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Patrick Van Cayseele
Katholieke Universiteit Leuven
FinanceBusinessEconomicsMicroeconomicsIndustrial organization
43Publications
8H-index
999Citations
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Publications 40
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#1Patrick Van Cayseele (Katholieke Universiteit Leuven)H-Index: 8
#2Stijn Vanormelingen (Katholieke Universiteit Leuven)H-Index: 8
This paper builds a structural model for both advertising and readers’ demand in the Belgian newspaper industry, taking into account cross network effects that exist between advertisers and newspaper readers We combine our parameter estimates with the publishers’ first-order conditions to simulate the impact of a merger. We find a limited impact of the merger on reader and advertiser welfare. The effect on welfare is easily offset by possible efficiency gains. We compare the simulation outcome w...
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#1Ilona Sergant (Katholieke Universiteit Leuven)H-Index: 1
#2Patrick Van Cayseele (Katholieke Universiteit Leuven)H-Index: 8
This paper investigates the relationship between State aid measures, as defined by Article 107 of the Treaty on the Functioning of the European Union (TFEU), and firm performance in terms of total factor productivity (TFP). Under imperfect capital markets, firms might encounter difficulties in accessing sufficient resources to fund their optimal investment plans. The main focus of this paper lies in establishing whether State aid alleviates a firm from such constraints, and thereby enhances its ...
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In situations where one repeatedly makes decisions under the influence of another, how does the former react to the latter—obey or disobey—in order to change the future exertion of influence? We study a repeated game between a decision maker and an external influence in which the former’s regard for the latter is persistent private information. We show that concern for the future leads to more disobedience under negative influence and more obedience under positive influence. The acts of obedienc...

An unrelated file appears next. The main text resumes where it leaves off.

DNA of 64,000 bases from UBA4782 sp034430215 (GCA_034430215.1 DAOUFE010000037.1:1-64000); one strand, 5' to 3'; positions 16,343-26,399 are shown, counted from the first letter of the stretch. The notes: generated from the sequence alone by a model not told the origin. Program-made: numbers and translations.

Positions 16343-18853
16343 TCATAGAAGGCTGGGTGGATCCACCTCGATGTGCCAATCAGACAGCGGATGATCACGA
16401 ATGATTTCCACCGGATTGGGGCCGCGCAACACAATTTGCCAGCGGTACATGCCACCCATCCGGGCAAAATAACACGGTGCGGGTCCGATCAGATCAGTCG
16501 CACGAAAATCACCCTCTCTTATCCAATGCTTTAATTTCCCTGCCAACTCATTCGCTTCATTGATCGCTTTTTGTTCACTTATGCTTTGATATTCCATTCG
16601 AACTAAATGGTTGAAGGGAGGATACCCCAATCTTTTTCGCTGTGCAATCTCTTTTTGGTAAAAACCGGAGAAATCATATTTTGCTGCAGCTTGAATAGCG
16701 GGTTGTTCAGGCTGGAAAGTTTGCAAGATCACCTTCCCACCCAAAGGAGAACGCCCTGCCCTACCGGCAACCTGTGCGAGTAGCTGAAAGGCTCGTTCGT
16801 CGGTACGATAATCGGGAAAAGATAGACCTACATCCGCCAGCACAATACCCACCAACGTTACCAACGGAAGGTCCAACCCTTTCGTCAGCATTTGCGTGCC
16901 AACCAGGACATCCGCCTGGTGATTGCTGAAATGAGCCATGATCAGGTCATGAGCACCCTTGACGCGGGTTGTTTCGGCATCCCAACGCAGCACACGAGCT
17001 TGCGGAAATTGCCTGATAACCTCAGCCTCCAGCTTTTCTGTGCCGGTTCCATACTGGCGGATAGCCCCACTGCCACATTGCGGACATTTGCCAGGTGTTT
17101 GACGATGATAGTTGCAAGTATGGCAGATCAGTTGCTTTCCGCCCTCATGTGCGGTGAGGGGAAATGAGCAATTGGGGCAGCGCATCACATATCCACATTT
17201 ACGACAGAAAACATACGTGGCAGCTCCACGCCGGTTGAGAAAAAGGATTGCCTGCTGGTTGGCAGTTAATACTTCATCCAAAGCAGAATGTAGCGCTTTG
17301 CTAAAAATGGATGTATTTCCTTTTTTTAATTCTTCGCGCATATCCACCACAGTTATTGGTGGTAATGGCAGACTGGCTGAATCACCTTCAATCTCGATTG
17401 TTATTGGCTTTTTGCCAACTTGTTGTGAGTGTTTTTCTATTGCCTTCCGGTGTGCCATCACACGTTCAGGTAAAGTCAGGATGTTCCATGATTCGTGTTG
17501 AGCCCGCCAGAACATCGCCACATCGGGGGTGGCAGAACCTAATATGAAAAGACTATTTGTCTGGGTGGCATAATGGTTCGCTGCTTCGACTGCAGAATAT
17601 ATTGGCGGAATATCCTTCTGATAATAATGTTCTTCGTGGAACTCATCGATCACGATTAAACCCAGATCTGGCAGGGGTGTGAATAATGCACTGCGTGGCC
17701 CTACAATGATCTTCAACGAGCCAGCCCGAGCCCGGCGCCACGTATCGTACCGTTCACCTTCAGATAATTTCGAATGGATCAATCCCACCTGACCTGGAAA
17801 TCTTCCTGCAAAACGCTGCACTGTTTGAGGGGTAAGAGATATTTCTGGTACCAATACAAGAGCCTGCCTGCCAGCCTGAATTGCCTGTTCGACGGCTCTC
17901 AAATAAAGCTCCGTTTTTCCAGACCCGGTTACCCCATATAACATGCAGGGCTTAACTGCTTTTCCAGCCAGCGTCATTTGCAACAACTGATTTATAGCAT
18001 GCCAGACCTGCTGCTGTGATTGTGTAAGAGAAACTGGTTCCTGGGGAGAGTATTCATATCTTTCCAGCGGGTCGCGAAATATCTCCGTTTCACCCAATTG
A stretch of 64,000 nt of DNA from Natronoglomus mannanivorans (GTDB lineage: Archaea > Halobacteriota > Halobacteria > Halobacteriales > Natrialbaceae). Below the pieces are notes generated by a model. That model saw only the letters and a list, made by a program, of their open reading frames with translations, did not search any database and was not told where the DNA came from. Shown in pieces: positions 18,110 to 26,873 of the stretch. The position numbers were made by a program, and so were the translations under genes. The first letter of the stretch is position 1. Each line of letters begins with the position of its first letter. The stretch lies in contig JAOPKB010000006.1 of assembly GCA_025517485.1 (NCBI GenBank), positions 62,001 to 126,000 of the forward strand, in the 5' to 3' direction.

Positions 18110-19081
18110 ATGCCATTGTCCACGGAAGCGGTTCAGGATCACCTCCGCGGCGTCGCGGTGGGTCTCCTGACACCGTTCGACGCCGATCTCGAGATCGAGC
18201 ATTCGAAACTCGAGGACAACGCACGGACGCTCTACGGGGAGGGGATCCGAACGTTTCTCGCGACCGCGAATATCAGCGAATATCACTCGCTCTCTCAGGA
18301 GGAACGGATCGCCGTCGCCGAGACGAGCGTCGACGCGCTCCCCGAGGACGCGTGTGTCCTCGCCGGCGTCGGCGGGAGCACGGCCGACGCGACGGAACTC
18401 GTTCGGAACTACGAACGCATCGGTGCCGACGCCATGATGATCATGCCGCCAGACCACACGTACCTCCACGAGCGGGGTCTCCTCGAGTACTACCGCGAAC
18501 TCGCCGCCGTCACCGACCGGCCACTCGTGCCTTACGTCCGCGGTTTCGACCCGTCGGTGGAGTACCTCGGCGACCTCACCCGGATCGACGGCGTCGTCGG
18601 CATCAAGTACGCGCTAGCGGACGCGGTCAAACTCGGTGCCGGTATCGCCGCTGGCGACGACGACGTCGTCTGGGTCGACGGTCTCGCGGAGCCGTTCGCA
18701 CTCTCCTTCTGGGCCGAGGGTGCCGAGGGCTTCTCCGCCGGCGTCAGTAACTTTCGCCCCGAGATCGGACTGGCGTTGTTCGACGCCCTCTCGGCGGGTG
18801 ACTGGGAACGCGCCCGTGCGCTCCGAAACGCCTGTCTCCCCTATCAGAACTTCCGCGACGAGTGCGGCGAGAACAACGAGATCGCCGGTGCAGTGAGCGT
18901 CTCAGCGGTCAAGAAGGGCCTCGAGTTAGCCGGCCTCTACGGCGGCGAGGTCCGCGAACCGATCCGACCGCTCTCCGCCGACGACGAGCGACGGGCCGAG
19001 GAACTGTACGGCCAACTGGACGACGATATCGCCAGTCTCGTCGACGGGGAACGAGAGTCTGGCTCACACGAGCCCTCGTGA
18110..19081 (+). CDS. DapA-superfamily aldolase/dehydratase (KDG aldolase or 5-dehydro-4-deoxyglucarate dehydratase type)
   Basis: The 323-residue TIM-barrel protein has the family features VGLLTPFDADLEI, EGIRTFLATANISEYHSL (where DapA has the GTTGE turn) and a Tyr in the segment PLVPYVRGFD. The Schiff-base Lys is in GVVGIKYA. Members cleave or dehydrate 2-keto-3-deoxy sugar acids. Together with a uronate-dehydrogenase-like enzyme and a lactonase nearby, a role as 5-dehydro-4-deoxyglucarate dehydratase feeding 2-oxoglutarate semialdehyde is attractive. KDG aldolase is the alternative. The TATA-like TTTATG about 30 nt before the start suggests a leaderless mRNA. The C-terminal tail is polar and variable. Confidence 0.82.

#1Maarten Goos (Katholieke Universiteit Leuven)H-Index: 9
#2Patrick Van Cayseele (Katholieke Universiteit Leuven)H-Index: 8
Last. Bert Willekens (Katholieke Universiteit Leuven)H-Index: 1
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Existing models of two-sided markets explain why platforms charge different prices between buyers and sellers. Generally, the platform will subsidize participation on a side of the market the higher is that side’s positive cross-side externality to users on the other side of the market. However, in matching markets there also exists a negative own-side congestion externality that the platform internalizes by taxing users for its presence. Assuming a monopoly platform pricing model, the first con...
5 CitationsSource
#2Simon MiegielsenH-Index: 1
A common supplier (the hub) could try to enforce a collusive outcome between his buyers (the spokes) if they are unable to sustain such an agreement among themselves. We derive necessary and sufficient conditions under which the hub is willing to assume the policing role in a cartel.
2 Citations
#1André DecosterH-Index: 12
#2Lodewijk BerlageH-Index: 1
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#1Dries De Smet (Katholieke Universiteit Leuven)H-Index: 2
#2Patrick Van Cayseele (Katholieke Universiteit Leuven)H-Index: 8
In this article, we examine the universal service obligation for telephone directories. In most countries, this obligation consists of two parts. First, publishers must offer a comprehensive directory, including all telephone subscribers. Second, this directory should be available to all users. Building a simple theoretical model, inspired by the literature on two-sided markets, we find that one of these two obligations is redundant. Imposing availability to all users is sufficient to induce pub...
1 CitationsSource
#1Dries De Smet (Katholieke Universiteit Leuven)H-Index: 2
#2Patrick Van Cayseele (Katholieke Universiteit Leuven)H-Index: 8
Both sides of a two-sided market are usually modeled as markets without product differentiation. Often however,it will be profit maximizing to differentiate one or two sides in two or more types. In a simple theoretical model,inspired by Yellow Pages,we show that this decision crucially depends on the appreciation of these differentiated types by the other side. We argue that this consists of two parts: first, a preference for informative advertisement by users and second, the effect of persuasi...
2 CitationsSource
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